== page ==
‘That also means moving to a sustainable financial model, so we can be confident that we can continue to operate and expand our capabilities.’

Should it mandatory to sign up to FEDIP?

‘If we want to be treated as equals with the other professions in healthcare, then we will need to demonstrate that we are professionals. I hope everyone will recognise the value in that and make the effort to get registered. I can certainly see that registration will soon be seen as highly desirable and an advantage when applying for a job or promotion.

‘The business plan we are developing will look at the options for registration and engage with the NHS to see how we can speed up the move to professional standing. One of those options will be to become like other professions in the NHS who have to be registered to prove their competency and continuing development.’

Should it be mandatory to have chief information officers on health boards?

‘I think there needs to be someone who is responsible for digital on the boards of all organisations involved in health and care; that person should be competent to carry out that responsibility. ‘There are lots of different types and sizes of organisations and mandating a CIO is probably not the right approach, but making sure that the skills are available on the board will be a key challenge.’

Should there be a national digital strategy as far as the NHS itself is concerned and how could it happen?

‘I think there are lots of ways this could happen. I think there should be an approach that the records are centred around the patient, not the institution. It’s all about improving patient care and to do that, all the information about the patients should be brought together, regardless of the institution, so whoever is treating them has all the information needed.’

It’s not just about notes, it’s also about patients’ treatment - one of the key areas that informaticians work in - how do you see that area developing?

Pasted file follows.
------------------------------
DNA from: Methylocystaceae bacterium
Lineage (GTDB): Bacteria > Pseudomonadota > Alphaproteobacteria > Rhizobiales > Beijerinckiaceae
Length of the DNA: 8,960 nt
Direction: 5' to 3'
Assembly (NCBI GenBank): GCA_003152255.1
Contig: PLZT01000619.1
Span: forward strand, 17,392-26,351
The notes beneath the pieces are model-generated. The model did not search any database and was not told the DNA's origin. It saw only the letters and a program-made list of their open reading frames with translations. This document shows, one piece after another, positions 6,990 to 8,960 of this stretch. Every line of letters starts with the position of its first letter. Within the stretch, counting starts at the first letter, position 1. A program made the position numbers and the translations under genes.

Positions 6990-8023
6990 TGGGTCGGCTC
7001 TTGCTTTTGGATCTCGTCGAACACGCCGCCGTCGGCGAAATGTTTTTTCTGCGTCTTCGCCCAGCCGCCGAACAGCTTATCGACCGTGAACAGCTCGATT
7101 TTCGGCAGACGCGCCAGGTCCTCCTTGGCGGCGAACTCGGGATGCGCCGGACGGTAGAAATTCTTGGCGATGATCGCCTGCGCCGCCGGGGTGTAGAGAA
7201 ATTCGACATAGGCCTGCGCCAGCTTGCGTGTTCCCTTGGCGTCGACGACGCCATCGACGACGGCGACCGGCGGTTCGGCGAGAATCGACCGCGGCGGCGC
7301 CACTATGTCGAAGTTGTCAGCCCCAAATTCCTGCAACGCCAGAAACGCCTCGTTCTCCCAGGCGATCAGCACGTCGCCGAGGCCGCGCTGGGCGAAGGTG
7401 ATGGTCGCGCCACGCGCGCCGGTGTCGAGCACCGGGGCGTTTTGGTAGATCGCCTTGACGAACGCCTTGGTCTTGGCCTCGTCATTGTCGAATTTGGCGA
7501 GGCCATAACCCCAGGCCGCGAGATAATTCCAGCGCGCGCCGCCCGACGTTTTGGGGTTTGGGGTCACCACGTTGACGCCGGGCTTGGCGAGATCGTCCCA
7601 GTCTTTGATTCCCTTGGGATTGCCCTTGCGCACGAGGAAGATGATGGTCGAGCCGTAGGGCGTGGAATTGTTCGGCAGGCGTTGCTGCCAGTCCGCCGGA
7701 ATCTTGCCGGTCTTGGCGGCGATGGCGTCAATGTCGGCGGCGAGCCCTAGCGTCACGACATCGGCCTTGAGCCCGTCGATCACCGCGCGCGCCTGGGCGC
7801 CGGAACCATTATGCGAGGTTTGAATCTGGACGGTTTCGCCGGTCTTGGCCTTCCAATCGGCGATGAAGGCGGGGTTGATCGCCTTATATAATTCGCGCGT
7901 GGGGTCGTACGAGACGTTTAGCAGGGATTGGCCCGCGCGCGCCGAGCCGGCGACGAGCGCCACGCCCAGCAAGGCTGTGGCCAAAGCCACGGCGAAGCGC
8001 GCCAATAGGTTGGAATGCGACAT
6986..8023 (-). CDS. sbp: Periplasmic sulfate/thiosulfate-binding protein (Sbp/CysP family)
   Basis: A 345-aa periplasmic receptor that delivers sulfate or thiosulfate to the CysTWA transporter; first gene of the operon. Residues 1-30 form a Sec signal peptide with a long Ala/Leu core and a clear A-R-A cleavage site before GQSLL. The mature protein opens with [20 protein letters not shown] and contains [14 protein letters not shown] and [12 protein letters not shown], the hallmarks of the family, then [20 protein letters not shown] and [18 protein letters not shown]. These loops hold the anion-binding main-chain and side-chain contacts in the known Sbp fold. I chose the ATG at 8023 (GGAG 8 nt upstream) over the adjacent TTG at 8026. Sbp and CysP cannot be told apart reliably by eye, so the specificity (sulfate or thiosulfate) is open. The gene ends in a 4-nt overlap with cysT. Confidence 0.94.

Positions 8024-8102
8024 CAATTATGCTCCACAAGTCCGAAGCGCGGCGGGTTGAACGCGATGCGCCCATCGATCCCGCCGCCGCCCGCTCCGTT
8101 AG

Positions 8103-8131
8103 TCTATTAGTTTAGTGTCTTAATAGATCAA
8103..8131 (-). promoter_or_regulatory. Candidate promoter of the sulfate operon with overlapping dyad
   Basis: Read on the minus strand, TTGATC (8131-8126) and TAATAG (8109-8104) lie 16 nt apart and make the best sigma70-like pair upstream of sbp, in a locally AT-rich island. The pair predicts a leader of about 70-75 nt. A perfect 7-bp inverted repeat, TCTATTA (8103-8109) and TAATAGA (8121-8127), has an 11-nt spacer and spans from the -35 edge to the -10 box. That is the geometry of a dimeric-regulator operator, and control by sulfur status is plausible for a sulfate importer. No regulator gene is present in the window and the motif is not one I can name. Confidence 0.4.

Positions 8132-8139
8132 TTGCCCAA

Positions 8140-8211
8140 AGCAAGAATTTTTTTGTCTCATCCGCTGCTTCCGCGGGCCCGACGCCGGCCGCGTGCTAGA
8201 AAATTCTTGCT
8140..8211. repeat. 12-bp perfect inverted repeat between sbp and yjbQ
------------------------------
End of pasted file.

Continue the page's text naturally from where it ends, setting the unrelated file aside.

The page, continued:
‘Increasingly, the information that we’re collecting will be used to direct patient care and to make sure that patients are getting the most out of their treatment. The growth of AI techniques and their ability to improve care is critical.

‘Digital services will transform the NHS and the data about care is a largely unexploited resource. The NHS is in a great position to make the best use of this information and can lead the world in these developments.

What can FEDIP offer to improve the professional status of informaticians?

‘You have to be a professional in order to be FEDIP registered, which has criteria to show you have the right skillset.

'FEDIP brings together all branches of informatics, built on shared standards, so our public, our patients and our care professionals can have full confidence that the people they deal with are true professionals. FEDIP will also work with its members to formulate policy on issues affecting informatics in health and social care and ensure that, that voice is heard at all levels.’

Are you thinking of simplifying the process to sign up to FEDIP?

‘It’s currently not as obvious as it could be – people have to look for it, or their organisation encourages them to do so. In short, it could be easier than it is. We will be making sure that there is clarity on how you join and providing clearer comms materials to help speed up the process.’